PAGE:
Some time ago in the Original Internist, I described the negative effects of using the copper bracelet for treatment of arthritis. The symptoms of inappropriate use of the bracelet are identical to the symptoms of copper toxicity. Vitamin C chelates out copper-whether toxic or usable. I would presume that the high levels of vitamin C ingestion caused a massive loss of copper from the tissues into the blood stream for elimination and resulted in symptom expression as described. When patients discharge large amounts of copper as a result of successful supplement therapy, ceruloplasmin levels rise in the blood stream. Ceruloplasmin carries copper as an amino acid-copper chelate. It has been described as transporting a volatile substance through the bloodstream in the same manner as carrying money to the bank in an armored car. It is dangerous not to be transported in a protective vehicle. Adequate protein intake and adrenal gland function are two required elements for this procedure.

Zinc is used to buffer copper in the system, and since zinc deficiency is rampant in this country, my reserves were depleted as a result. The normal zinc to copper ratio was disturbed, impairing sexual hormone production and release, and thus manifesting reduction of sexual function. Zinc is calmative and copper is excitatory when bio-unavailable. Nervous tics, tremors, Parkinson's syndrome and other neurological difficulties are major syndromes likely connected with copper toxicity.

All of my symptoms disappeared 48 hours after discontinuance of the mega- doses of vitamin C.

Copper toxicity or deficiency is classically related to collagen afflictions, calcium imbalance, strains, sprains and as aforementioned, scoliosis in steers. Could my sudden and severe tear in the gastrocnemius muscle be a result of the temporary over-dose of copper? As an aside, we virtually always find copper toxicity when the patient demonstrates mercury poisoning. I am reminded of the dentist who came to me complaining of unremitting shin splints with jogging. His mercury exposure likely contributed to the copper toxic situation, and bone/collagen problems, resulting in shin splints.

Vitamin C can and does do miraculous things for patients afflicted with toxic levels of copper. So why should it be a problem? The problem arises when the intake of vitamin C continues past the stage of effective detoxification of the patient. A high level of copper has been implicated in schizophrenia, and massive doses of C can cure many of these patients. Continued usage of the vitamin after the system has been detoxified, results in continued discharge of copper that is usable and critically needed for normal health. The cure in this scenario becomes the poison and all of the symptoms of toxicity will commonly manifest as a result of the artificially created deficiency.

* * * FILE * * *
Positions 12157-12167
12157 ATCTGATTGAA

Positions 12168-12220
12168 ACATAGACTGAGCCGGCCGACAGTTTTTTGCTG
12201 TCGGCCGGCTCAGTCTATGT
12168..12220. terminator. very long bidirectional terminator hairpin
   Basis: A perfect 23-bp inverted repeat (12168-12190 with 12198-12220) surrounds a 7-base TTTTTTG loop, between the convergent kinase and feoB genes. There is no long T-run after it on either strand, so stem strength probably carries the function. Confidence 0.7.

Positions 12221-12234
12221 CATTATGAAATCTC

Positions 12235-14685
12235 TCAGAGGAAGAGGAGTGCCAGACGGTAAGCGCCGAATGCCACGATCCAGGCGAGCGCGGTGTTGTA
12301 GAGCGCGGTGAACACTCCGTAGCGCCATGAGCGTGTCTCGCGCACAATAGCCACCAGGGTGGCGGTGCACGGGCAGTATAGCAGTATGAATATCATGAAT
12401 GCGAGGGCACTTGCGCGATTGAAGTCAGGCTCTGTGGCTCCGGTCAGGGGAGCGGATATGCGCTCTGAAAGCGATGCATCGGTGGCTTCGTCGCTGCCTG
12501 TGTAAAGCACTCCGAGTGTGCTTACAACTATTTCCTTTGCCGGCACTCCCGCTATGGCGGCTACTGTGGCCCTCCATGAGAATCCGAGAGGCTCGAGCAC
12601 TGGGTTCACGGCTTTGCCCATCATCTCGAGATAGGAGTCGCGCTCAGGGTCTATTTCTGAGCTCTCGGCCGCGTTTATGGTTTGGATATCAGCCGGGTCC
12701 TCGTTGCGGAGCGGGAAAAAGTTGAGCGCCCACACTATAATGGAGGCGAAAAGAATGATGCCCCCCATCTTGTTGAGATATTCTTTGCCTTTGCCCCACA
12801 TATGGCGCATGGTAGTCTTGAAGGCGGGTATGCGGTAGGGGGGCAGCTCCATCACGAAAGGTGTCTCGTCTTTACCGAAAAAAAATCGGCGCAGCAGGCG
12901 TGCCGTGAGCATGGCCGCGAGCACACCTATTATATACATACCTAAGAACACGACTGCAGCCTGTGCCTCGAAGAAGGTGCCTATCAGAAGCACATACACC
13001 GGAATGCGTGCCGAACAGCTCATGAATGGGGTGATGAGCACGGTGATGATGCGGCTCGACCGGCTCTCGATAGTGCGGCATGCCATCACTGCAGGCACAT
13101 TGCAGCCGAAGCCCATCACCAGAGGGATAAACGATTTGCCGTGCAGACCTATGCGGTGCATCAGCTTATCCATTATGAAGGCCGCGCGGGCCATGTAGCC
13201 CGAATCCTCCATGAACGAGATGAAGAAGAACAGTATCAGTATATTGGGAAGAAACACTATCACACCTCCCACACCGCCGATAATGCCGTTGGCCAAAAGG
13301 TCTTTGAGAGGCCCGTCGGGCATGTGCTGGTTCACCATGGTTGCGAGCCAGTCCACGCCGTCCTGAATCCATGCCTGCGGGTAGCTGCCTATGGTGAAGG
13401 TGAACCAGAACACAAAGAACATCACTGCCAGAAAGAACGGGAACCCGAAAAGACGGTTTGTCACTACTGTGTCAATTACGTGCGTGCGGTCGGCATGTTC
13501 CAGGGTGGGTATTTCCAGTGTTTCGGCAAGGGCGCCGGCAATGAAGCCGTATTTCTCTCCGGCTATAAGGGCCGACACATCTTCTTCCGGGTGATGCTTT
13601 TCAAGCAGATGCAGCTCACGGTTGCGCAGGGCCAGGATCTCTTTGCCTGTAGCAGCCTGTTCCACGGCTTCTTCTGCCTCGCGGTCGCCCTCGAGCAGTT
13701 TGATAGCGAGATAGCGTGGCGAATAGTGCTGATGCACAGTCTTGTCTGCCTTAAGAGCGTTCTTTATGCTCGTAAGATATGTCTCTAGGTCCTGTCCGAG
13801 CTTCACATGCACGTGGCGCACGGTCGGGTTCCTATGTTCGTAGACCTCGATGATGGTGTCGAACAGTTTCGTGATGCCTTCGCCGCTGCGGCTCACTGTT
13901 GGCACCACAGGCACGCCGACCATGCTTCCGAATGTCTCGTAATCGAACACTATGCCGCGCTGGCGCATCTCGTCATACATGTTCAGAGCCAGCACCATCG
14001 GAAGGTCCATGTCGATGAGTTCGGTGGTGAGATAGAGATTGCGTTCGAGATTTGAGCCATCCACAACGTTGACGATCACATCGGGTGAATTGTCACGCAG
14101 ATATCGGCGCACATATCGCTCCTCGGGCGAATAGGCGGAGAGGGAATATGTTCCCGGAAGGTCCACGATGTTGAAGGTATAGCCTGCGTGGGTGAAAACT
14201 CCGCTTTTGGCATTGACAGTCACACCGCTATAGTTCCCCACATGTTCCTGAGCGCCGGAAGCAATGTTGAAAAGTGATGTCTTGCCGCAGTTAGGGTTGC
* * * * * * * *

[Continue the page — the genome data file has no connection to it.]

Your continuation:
A classic patient in the annals of our laboratory work, involved a patient with prostatic disease. He took zinc as recommended for six months, and recovered completely. Not wanting the return of the disease symptoms, he vowed to continue the intake of zinc. Six months later, the condition returned. Excessive and prolonged use of zinc supplementation depleted his copper levels, once again disturbing the critical zinc:copper ratio necessary for normal sexual hormone production. The environment necessary for prostate disease was created, and that is of course the condition which returned.

The work of Paul Eck does provide a monitoring assessment to prevent this occurrence, utilizing hair mineral assays. It is breakthrough work. It is also material for future discussion.

(Dr. Risley Sr. can be reached on the internet for comments or nutritional consultations, at:


The Eck Institute of Bio-energetics and Nutrition. Paul C. Eck., Published articles on copper. Phoenix , AZ.

Observations on the Dose and Administration of Ascorbic Acid When Employed Beyond the Range of A Vitamin in Human Pathology. Frederick Klenner, M.D., Journal of Applied Nutrition. Vol. 23, Numbers 3, 4, Winter, 1971

Vitamin C in The Treatment of Acquired Immune Deficiency Syndrome (AIDS). Robert F. Cathcart, M.D., Medical Hypotheses, 14 (4):423-433, August 1984